It’s the classic Catch 22 scenario. I find it hard to read in Bulgarian because there are so many words I don’t know, and I can’t learn more words if I don’t read in Bulgarian. The book I ever tried to read in Bulgarian was Деца играят вън (Children Play Outside) by Георги Данаилов (Georgi Danailov). My friend Vessela loaned it to me, certain that I would be able to struggle through it and I did. But it took a long, long time. I made a rule, often broken, that I could not break out the dictionary every five seconds or I’d never finish.
I didn’t even know until very recently that the Yuli around which each of the three parts of the novel revolves are three different, albeit with the same name, characters. But I forgive Mr. Danailov’s creative license for fooling me; I imagine no Bulgarian reader suffered the slightest confusion. I vowed to keep reading in Bulgarian every night, certain that improvement would follow. I broke my vow within days. Improvement by osmosis naturally did not follow.
Then we had our daughter and I was determined she know Bulgarian from the start. I spoke to her only in Bulgarian and began reading to her immediately. We collected Bulgarian board books and fairy tales and naturally these presented no problem. When we ran out, it was easy enough to translate English books on the fly. Since she couldn’t read, she had no way of knowing that Dr. Seuss’s The Foot Book did not really begin ляв крак, ляв крак, дясен крак, дясен (left foot, left foot, right foot, right). Most of Dr. Seuss did not lend itself to such translation—really, what can you do with There’s a Wocket in My Pocket?—but other simple early books did.
When she was in preschool, we went to National Geographic’s enormous Warehouse Sale in the cavernous D.C. Armory. 90 percent off their original prices! Among other things, she just had to have a book about insects. Suffice it to say that I had not previously made насекоми (insects) a focus of my Bulgarian vocabulary enrichment. I knew пчела (bee), мравка (ant), комар (mosquito), паяк (spider—and yes I know, not technically an insect), муха (fly), and хлебарка (cockroach). I put in the time. I did my homework. I learned богомолка (praying mantis), бръмбар (beetle), and щурец (cricket). I learned антена (antenna) and челюст (jaw), and жило (stinger). I couldn’t conduct an adult converation about philosophy or politics, but could talk a good game about the anatomy of various буболечки (bugs).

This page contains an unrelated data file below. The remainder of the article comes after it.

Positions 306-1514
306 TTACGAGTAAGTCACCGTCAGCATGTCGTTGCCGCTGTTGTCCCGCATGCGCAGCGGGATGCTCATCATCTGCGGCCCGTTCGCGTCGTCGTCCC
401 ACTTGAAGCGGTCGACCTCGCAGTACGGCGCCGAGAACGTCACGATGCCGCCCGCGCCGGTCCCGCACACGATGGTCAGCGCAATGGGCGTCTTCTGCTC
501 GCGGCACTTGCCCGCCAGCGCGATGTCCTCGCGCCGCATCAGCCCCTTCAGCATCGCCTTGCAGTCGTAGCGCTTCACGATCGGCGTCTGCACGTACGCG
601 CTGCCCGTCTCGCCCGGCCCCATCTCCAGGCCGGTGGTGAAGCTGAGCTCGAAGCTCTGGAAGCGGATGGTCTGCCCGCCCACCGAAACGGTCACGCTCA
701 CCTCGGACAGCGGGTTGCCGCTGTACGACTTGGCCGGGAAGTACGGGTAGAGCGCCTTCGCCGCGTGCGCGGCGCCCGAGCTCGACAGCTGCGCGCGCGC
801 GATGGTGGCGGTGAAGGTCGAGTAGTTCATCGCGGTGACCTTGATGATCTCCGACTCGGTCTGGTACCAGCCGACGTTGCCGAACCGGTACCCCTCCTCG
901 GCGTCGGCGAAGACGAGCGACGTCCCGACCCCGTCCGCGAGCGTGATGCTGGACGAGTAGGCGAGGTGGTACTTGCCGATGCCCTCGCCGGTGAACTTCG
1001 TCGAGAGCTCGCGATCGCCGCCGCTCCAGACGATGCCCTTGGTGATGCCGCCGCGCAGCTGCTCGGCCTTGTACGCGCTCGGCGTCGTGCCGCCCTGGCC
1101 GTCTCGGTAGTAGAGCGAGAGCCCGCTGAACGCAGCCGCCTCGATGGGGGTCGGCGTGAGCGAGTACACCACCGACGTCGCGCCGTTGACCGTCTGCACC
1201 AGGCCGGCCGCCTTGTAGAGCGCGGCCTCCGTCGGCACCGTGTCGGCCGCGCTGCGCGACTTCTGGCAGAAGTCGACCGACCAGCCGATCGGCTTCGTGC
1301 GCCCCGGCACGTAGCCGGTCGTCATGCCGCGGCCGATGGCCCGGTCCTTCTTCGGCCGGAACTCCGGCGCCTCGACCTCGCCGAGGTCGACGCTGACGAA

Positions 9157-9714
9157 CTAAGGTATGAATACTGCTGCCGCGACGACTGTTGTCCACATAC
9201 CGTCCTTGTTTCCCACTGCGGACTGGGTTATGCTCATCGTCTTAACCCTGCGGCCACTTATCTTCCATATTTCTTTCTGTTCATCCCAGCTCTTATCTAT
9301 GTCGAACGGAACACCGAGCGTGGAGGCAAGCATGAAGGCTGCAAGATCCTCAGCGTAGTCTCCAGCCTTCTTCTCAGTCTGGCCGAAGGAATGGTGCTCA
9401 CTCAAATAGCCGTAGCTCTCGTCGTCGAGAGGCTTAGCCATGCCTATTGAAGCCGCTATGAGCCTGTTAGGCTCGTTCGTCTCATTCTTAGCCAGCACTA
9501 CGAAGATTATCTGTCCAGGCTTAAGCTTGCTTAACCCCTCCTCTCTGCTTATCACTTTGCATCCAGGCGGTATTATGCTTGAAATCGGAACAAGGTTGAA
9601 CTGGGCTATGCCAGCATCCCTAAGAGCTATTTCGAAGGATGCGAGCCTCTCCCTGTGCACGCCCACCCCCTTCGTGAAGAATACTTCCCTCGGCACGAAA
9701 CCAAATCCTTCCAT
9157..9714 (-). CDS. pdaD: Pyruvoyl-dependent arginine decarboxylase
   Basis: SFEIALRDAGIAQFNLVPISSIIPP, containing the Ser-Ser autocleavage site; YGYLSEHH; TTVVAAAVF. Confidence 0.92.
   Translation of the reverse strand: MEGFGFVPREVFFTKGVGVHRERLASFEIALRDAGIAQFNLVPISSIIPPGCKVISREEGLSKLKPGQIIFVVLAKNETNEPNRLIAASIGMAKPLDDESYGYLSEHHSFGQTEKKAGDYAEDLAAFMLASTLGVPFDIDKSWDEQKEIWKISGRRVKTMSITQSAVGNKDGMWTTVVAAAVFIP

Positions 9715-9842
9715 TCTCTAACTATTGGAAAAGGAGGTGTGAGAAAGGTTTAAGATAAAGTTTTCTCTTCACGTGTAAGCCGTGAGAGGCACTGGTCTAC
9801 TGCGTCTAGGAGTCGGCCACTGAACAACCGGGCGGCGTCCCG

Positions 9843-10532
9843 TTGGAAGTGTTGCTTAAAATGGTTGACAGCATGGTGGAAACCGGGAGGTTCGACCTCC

Having conquered the crawling, often flying world, I was ready for the jungle and ocean. Egmont Bulgaria put out Bulgarian versions of Discovery Kids books so we bought Амазонската Джунгла (The Amazon Jungle, published as Rainforest Explorer in English) and Безкрайният Океан (The Infinite Ocean, published as Ocean Explorer in English). So I was able to learn that a тукан (toucan) has a клюн while a папгал (parrot) has a човка.
In English, we’re a bit simpler—all the birds eat with beaks no matter the bird size or the beak size.
I learned that quite a lot can be translated literally—words like clownfish and zebrafish and swordfish. Just switch the adjective and noun order, and translate—presto, chango, you’ve got риба клоун, риба зебра, and риба меч. But that doesn’t always work. Jellyfish is NOT риба слатко, it most definitely is a медуза and the pain from its touch might well make you wish you really would turn to stone.
By this time, we had our son. His interests necessitated learning an entirely new vocabulary. I found myself growing conversant with върколаци (werewolves) and вампири (vampires). I asked the Sofia seamstress making me a skirt to save the extra material so that I could make a наметало (cape) for my little супергерой (superhero). He fell in love with a book on пирати (pirates) so I added плячка (plunder) to the list of words useful with the preschool set at the playground, but fairly useless when going out with other adults.
Clearly, I needed to find books I could truly read for myself—and vocabulary enrichment of an entirely different order. Having read the entire English-language Harry Potter series aloud to my daughter, I decided that I would embark on reading all seven books in Bulgarian. It took an embarrassingly long time to do it—two years!—but I felt triumphant. I put each successive book on my night table and made a rule that my bedtime reading could only be in Bulgarian. Of course, I do not need to use new words such as котел (cauldron) and мантия (cloak) very often, but I did find myself lost in the story for much of the time and much of the time—though not all—plunging on past the unfamiliar words.
Reading Bulgarian translations of English language books I was already familiar with was my key to getting over the Bulgarian language reading hump. Thus Agatha Christie. Easy to find in any Bulgarian bookstore and straightforward to read. Having read through Пет Малки Прасенца (Five Little Pigs), however, I did not find that I could solve mysteries like Hercule Poirot. It was not possible to know which child broke the plate or took the last cookie before dinner without being present at the scene of the crime.
In just a few days, we will leave for a month-long vacation in Bulgaria. I’ve read through all the Agatha Christie mysteries I had bought on my last trip. Perhaps now I’m ready to read a Bulgarian novel. Do you have any suggestions?